Uttar Pradesh elections shocked many and surprised most. While the post-mortem may persist there is need to see more objectively what really went behind this ‘modivating’ performance of the Bharatiya Janata Party (BJP). We are talking about UP because this State mattered most last time and will also matter most next time. The analysts may offer many reasons for division of the so called secular votes. From confusion of the minority votes to similar other gibberish that comes almost always after results of every election. But there is need to see the historical side of this story. UP was not won in a day. Nor was it the simple caste equation that mattered. It was much more than what simple poll arithmetic can explain. Some credit for this is also due to the old guard of BJP. It all started in the Eighties when the BJP had only two members in Parliament.
The party was on the verge of extinction. It was the post-Mandal era that the caste divisions of a fragmented Hindu society were further accentuated and a new power block called Other Backward Class started extracting its pound of flesh. This was the time when the BJP found itself in an unenviable position. It was now or never kind of situation. The challenge was to reinvent the Hindu society badly divided on caste lines. It was then that BJP came with the catchphrase that meant they will divide through caste and creed; we will unite in the name of Ram. For the Hindu psyche, facing a conditioned subjugation after centuries of alien rule this was just a feeble spark. But it did give some ray of hope for a revival of the Hindu identity. That was the time when for the young Hindu youth, a popular slogan was coined — “Garva se kaho hum Hindu hain — “be proud to proclaim that you are a Hindu’’.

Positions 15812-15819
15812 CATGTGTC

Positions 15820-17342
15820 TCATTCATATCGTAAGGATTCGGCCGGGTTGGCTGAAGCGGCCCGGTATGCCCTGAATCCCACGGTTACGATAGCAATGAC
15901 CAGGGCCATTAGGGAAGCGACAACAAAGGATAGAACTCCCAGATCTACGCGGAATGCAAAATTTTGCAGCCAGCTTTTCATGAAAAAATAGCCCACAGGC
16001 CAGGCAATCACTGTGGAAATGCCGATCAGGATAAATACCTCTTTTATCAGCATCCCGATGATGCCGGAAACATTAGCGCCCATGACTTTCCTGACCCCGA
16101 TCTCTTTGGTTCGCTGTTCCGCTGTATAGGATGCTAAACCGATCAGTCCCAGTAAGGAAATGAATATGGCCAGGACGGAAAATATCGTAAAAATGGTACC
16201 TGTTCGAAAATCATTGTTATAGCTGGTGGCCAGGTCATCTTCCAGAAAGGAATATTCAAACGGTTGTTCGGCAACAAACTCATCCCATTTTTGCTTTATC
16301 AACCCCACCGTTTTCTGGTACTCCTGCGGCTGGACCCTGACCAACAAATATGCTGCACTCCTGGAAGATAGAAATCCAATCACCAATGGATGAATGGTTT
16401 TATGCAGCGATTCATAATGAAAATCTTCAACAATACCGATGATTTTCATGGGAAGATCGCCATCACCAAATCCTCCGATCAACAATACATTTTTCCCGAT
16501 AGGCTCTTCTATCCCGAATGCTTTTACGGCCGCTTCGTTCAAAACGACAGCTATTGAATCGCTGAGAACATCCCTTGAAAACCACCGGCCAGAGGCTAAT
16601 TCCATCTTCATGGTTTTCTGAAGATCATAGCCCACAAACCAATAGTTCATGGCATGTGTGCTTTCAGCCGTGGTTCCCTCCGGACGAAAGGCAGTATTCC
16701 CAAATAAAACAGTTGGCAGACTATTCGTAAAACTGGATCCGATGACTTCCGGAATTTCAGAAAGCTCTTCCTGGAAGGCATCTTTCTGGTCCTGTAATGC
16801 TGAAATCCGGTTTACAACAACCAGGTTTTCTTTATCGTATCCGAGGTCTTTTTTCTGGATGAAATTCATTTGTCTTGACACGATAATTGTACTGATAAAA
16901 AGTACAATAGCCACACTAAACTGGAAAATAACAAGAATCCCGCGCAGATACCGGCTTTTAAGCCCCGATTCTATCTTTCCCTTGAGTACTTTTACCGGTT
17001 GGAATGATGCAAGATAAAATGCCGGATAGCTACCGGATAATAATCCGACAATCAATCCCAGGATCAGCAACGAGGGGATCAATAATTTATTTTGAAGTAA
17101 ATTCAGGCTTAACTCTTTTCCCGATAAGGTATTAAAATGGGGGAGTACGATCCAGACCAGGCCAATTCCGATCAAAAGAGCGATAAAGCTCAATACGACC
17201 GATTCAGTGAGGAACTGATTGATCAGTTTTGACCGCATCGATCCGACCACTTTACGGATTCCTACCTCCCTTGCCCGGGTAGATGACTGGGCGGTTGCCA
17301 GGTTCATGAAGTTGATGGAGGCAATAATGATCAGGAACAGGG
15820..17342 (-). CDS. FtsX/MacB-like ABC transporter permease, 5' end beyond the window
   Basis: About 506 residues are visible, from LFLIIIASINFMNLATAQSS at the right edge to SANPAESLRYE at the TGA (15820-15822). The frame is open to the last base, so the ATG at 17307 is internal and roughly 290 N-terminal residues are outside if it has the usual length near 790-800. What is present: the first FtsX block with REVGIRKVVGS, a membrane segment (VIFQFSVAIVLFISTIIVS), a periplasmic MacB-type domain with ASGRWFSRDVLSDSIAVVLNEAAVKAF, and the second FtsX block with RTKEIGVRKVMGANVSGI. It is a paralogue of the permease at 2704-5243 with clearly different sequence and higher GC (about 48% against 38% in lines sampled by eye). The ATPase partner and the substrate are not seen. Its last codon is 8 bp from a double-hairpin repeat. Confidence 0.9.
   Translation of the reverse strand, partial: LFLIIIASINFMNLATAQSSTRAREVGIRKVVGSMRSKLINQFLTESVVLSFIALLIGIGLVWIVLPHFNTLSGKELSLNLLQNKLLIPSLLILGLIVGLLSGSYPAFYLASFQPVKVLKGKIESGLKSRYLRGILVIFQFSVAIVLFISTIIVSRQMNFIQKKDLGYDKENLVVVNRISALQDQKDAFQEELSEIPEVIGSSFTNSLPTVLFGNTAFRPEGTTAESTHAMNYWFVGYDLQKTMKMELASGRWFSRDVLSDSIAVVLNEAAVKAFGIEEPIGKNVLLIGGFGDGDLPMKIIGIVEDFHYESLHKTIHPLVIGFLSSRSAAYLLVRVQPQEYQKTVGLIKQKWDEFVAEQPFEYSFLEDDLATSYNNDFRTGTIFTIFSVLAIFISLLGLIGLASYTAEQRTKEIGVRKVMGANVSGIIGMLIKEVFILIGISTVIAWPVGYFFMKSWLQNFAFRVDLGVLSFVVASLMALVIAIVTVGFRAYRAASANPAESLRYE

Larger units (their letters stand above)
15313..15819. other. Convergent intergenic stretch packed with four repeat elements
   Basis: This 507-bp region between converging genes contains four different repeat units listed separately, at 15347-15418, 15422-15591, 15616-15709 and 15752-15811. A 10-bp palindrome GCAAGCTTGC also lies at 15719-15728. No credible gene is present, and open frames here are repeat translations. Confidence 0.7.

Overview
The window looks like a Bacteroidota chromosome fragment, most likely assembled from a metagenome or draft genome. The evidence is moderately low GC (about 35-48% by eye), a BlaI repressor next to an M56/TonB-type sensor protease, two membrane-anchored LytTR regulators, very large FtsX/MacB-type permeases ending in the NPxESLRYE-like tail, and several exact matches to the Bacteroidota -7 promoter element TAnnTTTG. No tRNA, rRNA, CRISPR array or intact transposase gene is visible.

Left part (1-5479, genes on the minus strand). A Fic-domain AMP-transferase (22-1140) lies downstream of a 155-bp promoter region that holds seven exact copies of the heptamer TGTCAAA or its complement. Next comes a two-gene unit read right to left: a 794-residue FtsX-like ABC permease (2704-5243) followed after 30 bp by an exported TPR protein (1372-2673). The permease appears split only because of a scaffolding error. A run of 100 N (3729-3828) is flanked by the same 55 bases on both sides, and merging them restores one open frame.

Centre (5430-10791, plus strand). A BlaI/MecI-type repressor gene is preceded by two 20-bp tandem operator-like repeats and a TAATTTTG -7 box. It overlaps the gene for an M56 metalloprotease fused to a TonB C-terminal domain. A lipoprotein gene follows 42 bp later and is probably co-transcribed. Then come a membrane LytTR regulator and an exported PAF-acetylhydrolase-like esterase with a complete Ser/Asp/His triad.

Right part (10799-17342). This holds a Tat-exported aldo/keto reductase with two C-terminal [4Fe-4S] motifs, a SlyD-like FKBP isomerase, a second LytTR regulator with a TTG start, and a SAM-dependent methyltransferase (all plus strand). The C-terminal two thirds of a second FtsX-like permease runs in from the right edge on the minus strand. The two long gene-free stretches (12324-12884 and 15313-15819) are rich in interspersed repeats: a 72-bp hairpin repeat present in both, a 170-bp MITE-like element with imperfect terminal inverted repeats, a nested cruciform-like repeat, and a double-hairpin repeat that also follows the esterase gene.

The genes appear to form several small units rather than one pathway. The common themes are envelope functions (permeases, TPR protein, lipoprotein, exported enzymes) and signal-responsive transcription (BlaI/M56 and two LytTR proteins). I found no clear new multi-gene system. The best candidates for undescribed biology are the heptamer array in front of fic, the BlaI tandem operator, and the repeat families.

This was the post-Independence generation that had been brought up in a milieu of a misplaced secularism, which was more like selective appeasement than neutrality. The march of the BJP and revival of assertive Hinduism that began then was slow but steady and subsequently paved the way for a BJP-led Government with noted Lohiaites and secular socialists like George Fernandes joining the government of what the western media called Hindu Nationalist Party. The turnaround was just beginning. Subsequent elections saw further rise in the Hindu assertiveness and with more and more youth joining the voting class the ancient religion got a modern boost. There was a time when the sign of modernity was being irreligious as the so called secularism was the fashion. Sporting atilak on the forehead was not correct socially and wearing saffron was a sign of backwardness. All that started to change as the Hindu youth embraced religious symbols with confidence. The participation in shravaini melas became fashionable. What happened in the recent UP elections is a continuation of that trend! With the Prime Minister Modi symbolising the assertive Hinduism, the UP results portend even more. So wishes are not horses and the BJP is here to stay. The 19th Century renaissance of Raja Ram Mohan Roy was just a reform having the endorsement of the west. But this Hindu renaissance is a kind of cultural nationalism that may once again pitch fork India to its pristine glory of the past. The Zeitgeist has arrived with Modi as the Renaissance Man.
By Pramod Pathak
The writer is a professor of management and public speaker. He can be reached at firstname.lastname@example.org
Courtesy: The Pioneer